The South Bay MTS Membership Banquet (held July 1997) featured a presentation by Stanford Transportation Analyst Patrick Siegman. His topic was Employee Parking Cashout.
In case the reader is not familiar with such programs, here's a brief explanation. In a cashout program, a company pays employees to not drive. One rationale for such a program is that because car parking is an expensive commodity, those that use it less than others deserve additional compensation.
Mr. Siegman, who is also an active member of the Silicon Valley Bicycle Coalition (SVBC), presented data on 10 different case studies of cashouts, covering a total of over 50,000 employees. The data is shown in the accompanying table: Cashout, Results of 10 Studies. As shown, the average payment was $46 dollars per month. But here's the kicker. The average decrease in parking demand that was that was accomplished by the programs was over 25%!
Based primarily on this data, the South Bay MTS has requested that the County's Valley Transit Authority (VTA) consider cashouts in their Countywide Deficiency Plan (CDP). The CDP purports to be a plan to alleviate congestion (despite its name, which is not a misprint, and seems to make perfect sense to the government officials involved.) The current Draft Plan's primary strategy is a large tax increase to further subsidize highway expansion. (Well, yes you want to plan for continued deficiencies, that is certainly a valid approach.) However, as if to make up for its obvious mischief, the Draft Plan also contains legitimate "Actions" (so-named in the Plan) that would in fact reduce traffic, at least to some extent. A long overdue example is an "Action" to require bike parking in the same way that car parking is required. (That action has been supported by the SVBC and MTS for over 20 years.)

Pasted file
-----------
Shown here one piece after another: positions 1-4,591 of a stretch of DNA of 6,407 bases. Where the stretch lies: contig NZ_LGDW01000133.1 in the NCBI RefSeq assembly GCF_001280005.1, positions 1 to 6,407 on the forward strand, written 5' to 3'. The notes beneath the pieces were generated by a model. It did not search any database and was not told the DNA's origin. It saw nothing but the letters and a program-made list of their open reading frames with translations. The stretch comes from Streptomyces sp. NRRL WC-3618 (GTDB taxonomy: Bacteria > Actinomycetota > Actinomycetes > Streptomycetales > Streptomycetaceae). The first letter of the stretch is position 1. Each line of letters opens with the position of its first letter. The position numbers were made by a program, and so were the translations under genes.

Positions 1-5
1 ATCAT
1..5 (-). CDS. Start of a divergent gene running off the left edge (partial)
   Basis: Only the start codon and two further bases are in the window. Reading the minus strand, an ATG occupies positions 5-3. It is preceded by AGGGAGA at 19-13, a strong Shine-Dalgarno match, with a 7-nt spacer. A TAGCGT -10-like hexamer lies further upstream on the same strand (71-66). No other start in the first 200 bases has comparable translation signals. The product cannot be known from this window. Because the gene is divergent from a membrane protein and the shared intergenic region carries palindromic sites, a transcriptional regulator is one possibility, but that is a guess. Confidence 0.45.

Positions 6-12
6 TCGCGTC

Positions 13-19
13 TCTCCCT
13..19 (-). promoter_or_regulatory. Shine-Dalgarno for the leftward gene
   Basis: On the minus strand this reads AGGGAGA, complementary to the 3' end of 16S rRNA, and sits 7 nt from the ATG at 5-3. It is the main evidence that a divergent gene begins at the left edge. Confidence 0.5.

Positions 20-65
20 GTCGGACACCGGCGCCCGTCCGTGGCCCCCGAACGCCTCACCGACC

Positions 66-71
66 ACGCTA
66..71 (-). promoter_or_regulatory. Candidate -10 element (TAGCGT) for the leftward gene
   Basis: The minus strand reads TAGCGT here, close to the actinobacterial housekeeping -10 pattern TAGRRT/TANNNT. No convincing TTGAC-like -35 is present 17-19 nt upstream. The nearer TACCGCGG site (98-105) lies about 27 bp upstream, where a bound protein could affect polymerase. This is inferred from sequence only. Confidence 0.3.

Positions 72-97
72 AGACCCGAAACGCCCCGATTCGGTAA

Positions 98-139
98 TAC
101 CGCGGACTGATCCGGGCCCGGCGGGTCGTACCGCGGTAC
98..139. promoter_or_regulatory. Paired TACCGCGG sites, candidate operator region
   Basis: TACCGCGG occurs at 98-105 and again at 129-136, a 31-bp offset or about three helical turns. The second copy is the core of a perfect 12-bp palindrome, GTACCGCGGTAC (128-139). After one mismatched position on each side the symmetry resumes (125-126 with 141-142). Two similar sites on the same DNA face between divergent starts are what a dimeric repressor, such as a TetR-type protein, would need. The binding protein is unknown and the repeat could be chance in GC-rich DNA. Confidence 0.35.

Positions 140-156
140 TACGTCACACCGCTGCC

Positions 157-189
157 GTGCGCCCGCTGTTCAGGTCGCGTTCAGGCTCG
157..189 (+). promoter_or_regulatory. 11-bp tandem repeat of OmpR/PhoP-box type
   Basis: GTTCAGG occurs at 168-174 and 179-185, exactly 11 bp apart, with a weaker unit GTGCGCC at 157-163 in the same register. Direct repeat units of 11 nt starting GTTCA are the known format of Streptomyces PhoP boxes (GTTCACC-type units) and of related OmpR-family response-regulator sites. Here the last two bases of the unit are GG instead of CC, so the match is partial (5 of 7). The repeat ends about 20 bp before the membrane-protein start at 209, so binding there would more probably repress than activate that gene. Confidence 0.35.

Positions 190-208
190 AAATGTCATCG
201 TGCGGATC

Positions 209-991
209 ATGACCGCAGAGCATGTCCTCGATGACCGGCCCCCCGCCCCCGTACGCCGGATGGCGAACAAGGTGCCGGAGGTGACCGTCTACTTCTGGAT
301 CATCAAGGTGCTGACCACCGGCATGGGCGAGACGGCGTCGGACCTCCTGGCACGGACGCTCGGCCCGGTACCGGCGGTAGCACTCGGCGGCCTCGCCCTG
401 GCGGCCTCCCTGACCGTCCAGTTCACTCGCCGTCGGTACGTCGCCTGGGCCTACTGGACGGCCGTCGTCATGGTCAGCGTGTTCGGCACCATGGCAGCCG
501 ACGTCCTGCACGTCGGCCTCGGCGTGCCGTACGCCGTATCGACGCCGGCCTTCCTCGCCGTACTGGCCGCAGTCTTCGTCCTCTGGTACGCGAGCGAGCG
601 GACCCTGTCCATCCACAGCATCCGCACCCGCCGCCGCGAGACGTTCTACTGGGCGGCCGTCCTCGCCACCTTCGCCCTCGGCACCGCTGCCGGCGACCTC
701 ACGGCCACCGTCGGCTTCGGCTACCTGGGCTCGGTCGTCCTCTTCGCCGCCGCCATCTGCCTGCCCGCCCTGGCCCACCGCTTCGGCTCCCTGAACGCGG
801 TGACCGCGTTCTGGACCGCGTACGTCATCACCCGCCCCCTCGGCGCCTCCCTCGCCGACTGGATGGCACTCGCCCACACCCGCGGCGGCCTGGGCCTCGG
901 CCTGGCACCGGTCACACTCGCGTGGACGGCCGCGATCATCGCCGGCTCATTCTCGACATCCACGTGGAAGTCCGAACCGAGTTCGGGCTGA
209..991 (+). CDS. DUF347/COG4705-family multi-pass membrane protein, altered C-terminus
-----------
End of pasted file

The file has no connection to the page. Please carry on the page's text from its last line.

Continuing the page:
However, nothing in the Plan (or perhaps I should say not even everything in the Draft Plan taken together, including highway expansions costing hundreds of millions of dollars) has as much proven traffic-reduction payoff (25%!) as requiring that employers institute equitable cashout programs. "Equitable" means a cash out plan under which all employees receive exactly the same "commute related compensation". "Commute Related Compensation" (an MTS coined phrase) means 1.) the per-time value of capital items used to aid commuters, such as car parking, bike parking, or showers for bicyclists; 2.) company purchased commute services, such as bus passes or shuttle services; or finally, 3.) cash paid so that all employees get exactly the same amount of value from the company's involvement in commute choices. "Working the math", shows that average value of car parking, in Silicon Valley, where land worth about $1.25 million per acre, is about $70 dollars per month. Note that this is about 50% more than the average pay out of the Siegman examples.
The MTS has sent this information in letters to the 3 advisory committees that are supposed to be involved in the formulation of the Plan. They are the Policy Advisory Committee (PAC), the Citizen's Advisory Committee (CAC), and the Bicycle Advisory Committee (BAC). These letters also stated that a cash out strategy was supported by the Sierra Club's Conservation Committee, as well as the Bicycle Coalition. This critical support was obtained by showing the Siegman data and other material to representatives of the two groups.
In response, at least one of the Committees (the CAC) has expressed an interest in the ideas, causing the Draft Plan responsible person, Mike Evenhoe, to state that he would research the ideas and report back. The interest was expressed by MTS's Henry Servin and SVBC's Ellen Fletcher. The BAC's response, to date, has been to say little and do nothing, even though the SVBC has expressed clear support.